Although growth in the major OECD economies remains healthy, slowing trends have become apparent in some emerging markets and developing countries, the EMDCs. Contributing factors include some monetary tightening of the G4 central banks, weakening financial reports from some EMDCs, rising global trade disputes and geopolitical challenges.

With this backdrop, OPEC’s global economic growth forecasts for 2018 and 2019 have recently been revised down slightly by 0.1 percentage points to now stand at 3.7% and 3.5%, respectively.

This could, of course, have repercussions for global oil demand. According to the November edition of the MOMR, world oil demand growth in 2018 is now forecast at 1.50 mb/d. For 2019, projections for growth are lower at 1.29 mb/d. This is mainly due to economic adjustments in the non-OECD region and, more generally, related to uncertainties regarding the overall global economic development.

Another factor is related to concerns expressed by consumers with regard to the supply outlook, however, OPEC currently views the market as adequately supplied and well-balanced, though in a somewhat fragile state. For 2019, we do see growing potential for imbalance, due to feasibly larger-than-anticipated growth in supply.

OPEC, as always, will remain vigilant in monitoring the market in the weeks and months ahead to stay on top of the latest developments.

In the meantime, working closely with like-minded stakeholders and sharing outlooks and viewpoints on industry issues as we are doing here today are of utmost importance.

Indeed, this is the driving force behind this and the other dialogues that OPEC conducts with international partners such as Russia, China, India and more recently the United States.

In looking at the agenda, this morning’s session will provide us with a valuable opportunity to look at the short-term and long-term oil and energy market outlooks, as well as some of the latest developments in relation to EU energy and economic policies.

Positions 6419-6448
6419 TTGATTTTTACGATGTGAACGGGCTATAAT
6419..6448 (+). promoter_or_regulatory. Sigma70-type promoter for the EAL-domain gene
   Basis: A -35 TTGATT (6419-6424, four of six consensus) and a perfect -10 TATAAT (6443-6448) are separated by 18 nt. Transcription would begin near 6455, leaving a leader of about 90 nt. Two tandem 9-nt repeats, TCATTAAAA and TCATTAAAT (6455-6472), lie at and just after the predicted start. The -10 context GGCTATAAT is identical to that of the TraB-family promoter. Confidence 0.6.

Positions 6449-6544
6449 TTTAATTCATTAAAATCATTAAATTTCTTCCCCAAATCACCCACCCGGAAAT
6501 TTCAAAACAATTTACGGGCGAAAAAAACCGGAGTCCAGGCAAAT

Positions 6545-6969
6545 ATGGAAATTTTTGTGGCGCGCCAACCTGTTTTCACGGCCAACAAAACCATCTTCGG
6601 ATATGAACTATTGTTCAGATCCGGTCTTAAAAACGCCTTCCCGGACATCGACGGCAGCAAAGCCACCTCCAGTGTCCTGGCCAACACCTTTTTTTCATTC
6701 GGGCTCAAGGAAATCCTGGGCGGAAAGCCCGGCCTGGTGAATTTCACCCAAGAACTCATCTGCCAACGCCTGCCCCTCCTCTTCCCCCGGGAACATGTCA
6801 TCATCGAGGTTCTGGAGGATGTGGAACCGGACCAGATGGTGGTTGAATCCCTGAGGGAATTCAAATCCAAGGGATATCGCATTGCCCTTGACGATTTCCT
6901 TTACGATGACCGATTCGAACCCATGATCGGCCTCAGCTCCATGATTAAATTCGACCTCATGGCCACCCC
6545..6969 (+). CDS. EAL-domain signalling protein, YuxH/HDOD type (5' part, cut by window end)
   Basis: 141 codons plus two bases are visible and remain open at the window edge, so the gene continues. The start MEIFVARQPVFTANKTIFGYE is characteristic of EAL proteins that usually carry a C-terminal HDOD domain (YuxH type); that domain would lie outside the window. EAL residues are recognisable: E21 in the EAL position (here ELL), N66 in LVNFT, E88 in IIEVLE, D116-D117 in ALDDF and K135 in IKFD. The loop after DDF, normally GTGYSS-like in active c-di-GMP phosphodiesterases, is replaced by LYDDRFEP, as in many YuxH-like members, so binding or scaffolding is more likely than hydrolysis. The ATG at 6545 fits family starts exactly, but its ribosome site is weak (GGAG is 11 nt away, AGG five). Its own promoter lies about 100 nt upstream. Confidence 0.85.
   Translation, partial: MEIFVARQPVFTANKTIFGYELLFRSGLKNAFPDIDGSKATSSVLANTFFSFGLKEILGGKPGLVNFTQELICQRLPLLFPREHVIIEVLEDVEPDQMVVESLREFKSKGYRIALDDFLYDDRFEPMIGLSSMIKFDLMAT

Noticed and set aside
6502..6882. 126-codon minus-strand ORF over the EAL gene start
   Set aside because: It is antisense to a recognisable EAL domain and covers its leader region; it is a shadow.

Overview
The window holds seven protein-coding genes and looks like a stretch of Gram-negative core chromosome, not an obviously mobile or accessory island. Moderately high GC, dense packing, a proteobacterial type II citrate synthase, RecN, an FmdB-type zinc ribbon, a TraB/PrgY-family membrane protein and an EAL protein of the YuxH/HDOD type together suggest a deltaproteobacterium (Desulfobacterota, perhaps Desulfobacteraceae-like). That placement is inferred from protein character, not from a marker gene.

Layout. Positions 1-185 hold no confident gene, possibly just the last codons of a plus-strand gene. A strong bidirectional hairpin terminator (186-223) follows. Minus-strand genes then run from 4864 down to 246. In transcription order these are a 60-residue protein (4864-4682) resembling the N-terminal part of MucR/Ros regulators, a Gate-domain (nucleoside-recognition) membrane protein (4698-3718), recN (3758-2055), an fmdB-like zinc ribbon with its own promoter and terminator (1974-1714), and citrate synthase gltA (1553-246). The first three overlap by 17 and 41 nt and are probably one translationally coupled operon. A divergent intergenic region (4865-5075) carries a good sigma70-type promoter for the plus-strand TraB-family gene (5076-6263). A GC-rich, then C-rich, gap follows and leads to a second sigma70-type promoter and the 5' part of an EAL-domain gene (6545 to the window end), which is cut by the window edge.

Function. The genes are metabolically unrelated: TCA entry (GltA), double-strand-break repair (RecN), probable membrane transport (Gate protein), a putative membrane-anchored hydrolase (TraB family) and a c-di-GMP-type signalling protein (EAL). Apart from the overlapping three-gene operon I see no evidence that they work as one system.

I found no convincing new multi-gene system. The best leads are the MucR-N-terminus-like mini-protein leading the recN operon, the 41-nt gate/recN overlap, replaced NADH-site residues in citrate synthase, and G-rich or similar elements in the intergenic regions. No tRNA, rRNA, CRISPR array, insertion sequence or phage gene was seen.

I am certain that these presentations and deliberations will help to further reinforce the cooperation between our two parties. This exchange of information and outlooks, and the sharing of viewpoints will help us to continue to find common ground and advance mutual understanding, not only of the issues of the day, but of each other’s Organizations and goals.

Will this in mind, the EU-OPEC Energy Dialogue is well positioned to move from strength to strength in the months and years ahead.

In closing, I wish everyone a productive and fruitful meeting here today.

Thank you for your attention.

Mr. Miguel Arias Cañete, EU Commissioner for Climate Action and Energy (r); and HE Mohammad Sanusi Barkindo, OPEC Secretary General

Mr. Miguel Arias Cañete, EU Commissioner for Climate Action and Energy (r); and HE Mohammad Sanusi Barkindo, OPEC Secretary General

(r-l) HE Mohammad Sanusi Barkindo, OPEC Secretary General; HE Dr. Karin Kneissl, Austria's Foreign Minister; and Mr. Miguel Arias Cañete, EU Commissioner for Climate Action and Energy

(r-l) HE Mohammad Sanusi Barkindo, OPEC Secretary General; HE Dr. Karin Kneissl, Austria's Foreign Minister; and Mr. Miguel Arias Cañete, EU Commissioner for Climate Action and Energy

Group photo of the EU and OPEC delegates taken in Brussels, Belgium

Group photo of the EU and OPEC delegates taken in Brussels, Belgium